Al dating system
Correspondingly, H chondrites exhibiting different metamorphic grades are assumed to come from different depths in this parent body.Another reason was that Christa Göpel had previously used the uranium clock on phosphate crystals from Ste.Marguerite and Forest Vale and had obtained absolute ages of 4562.7±0..9±0.7 million years.These ages are so-called metamorphic ages because phosphates are metamorphic minerals that formed during heating of the H4 region on the parent body.These nagging doubts were amplified by the recent discovery by Kevin Mc Keegan (University of California, Los Angeles) and colleagues that another short-lived isotope, beryllium-10 (half-life 1.5 million years) was also originally present in CAIs.This radioisotope is not produced by stellar nucleosynthesis but most likely formed as energetic particles from the early sun bombarded material in the accretion disk.The temperature at which the uranium-lead system stops being equilibrated during decreasing temperature is believed to be approximately 730 degrees Kelvin.This temperature is reached at different times for different H chondrites.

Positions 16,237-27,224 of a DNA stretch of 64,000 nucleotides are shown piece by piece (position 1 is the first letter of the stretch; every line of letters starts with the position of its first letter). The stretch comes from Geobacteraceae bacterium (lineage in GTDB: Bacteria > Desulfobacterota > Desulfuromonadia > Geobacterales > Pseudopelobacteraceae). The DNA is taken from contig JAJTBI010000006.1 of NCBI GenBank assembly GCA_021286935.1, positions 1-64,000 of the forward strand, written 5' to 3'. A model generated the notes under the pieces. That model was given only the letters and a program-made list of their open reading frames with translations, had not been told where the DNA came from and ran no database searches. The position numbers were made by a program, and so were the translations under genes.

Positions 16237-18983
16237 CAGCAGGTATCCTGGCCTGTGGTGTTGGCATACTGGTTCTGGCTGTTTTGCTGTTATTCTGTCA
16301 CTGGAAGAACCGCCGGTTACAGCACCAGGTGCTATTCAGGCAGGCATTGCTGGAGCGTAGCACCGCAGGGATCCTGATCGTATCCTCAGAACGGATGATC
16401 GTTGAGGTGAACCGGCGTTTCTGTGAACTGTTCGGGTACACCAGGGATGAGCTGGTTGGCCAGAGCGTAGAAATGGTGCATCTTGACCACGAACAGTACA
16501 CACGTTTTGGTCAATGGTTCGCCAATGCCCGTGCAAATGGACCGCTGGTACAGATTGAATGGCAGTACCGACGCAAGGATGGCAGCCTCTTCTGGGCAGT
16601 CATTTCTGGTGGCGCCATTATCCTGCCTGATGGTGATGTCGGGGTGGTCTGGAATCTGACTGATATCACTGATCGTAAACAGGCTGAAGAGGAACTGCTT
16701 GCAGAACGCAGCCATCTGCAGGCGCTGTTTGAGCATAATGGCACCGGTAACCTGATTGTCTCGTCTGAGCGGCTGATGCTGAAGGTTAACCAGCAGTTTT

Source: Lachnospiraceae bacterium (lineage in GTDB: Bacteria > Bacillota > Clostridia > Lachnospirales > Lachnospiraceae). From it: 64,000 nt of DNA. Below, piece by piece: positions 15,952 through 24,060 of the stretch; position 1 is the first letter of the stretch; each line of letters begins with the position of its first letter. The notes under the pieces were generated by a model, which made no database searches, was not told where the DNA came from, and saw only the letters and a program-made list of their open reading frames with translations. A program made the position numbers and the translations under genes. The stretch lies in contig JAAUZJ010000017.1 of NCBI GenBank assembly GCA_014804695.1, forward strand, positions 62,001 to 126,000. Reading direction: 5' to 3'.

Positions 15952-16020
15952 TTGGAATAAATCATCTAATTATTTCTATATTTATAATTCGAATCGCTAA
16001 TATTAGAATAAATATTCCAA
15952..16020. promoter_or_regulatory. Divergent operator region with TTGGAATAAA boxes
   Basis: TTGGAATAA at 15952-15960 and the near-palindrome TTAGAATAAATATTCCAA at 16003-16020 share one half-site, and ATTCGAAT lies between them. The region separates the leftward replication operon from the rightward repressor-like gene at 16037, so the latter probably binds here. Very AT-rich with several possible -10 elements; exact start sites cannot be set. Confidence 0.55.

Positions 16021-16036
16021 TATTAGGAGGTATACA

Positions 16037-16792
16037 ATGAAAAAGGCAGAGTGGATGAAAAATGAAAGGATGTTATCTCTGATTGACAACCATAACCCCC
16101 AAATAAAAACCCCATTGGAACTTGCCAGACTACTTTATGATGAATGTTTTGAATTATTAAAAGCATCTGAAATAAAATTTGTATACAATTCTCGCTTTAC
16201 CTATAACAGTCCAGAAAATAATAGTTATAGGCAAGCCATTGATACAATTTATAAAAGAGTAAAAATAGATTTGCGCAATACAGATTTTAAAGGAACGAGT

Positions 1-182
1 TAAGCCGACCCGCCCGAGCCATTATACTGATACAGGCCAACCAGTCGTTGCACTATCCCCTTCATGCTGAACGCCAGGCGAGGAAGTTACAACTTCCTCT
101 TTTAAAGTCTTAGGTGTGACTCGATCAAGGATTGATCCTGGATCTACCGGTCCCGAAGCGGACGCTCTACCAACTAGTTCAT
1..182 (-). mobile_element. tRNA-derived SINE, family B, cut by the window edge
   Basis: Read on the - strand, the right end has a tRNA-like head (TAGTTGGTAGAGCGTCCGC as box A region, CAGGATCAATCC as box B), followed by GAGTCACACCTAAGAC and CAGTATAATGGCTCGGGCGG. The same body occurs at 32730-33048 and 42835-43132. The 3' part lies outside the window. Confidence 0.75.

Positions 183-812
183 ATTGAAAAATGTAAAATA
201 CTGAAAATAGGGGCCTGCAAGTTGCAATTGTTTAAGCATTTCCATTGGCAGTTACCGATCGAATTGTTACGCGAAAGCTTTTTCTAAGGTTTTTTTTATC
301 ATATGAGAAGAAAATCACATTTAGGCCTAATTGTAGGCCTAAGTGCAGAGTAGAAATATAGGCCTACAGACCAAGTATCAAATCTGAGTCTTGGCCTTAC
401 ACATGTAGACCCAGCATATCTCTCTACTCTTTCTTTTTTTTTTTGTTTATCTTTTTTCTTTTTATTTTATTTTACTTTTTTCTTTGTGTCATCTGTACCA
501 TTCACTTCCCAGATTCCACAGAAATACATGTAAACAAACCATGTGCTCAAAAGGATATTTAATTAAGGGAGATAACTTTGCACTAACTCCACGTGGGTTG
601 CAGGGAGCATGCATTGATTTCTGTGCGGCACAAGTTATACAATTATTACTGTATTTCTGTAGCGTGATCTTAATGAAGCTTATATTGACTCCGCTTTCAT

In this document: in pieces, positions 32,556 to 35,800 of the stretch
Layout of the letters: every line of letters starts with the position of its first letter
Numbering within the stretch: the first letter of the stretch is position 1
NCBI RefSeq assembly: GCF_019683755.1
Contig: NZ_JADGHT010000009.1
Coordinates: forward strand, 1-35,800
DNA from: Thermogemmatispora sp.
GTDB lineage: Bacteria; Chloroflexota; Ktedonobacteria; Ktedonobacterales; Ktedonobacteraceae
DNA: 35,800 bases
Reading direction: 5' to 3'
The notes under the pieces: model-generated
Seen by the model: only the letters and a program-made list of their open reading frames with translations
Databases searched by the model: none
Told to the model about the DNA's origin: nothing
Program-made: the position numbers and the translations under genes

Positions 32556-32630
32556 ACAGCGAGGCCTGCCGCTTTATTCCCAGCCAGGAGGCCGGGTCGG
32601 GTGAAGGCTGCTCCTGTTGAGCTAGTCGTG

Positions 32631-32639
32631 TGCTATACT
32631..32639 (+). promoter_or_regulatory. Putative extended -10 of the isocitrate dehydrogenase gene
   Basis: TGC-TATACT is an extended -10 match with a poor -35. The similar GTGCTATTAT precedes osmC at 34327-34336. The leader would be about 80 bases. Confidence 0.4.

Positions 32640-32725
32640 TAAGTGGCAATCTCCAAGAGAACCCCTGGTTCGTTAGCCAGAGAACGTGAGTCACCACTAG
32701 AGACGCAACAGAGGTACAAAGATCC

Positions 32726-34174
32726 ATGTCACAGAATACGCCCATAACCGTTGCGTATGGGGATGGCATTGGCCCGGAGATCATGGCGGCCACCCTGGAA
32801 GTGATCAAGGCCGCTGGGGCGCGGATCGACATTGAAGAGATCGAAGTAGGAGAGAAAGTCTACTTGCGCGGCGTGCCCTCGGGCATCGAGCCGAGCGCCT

Because lead isotopes are the daughter products of uranium decay, uranium ages are usually called Pb-Pb ages.
This heating was the cause of metamorphic changes in the rocks making up this asteroid.
Rocks from different depths experienced different peak temperatures and duration of heating.
Peter Hoppe and I measured the magnesium isotopic ratios and the aluminum/magnesium ratios in many different spots on a single feldspar crystal with such an instrument at the Max-Planck-Institute for Chemistry in Mainz, Germany.
Mg excesses as a function of aluminum/magnesium ratios was made with a special type of mass spectrometer, the ion microprobe.
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On a large crystal from Forest Vale we could make these measurements in many different areas.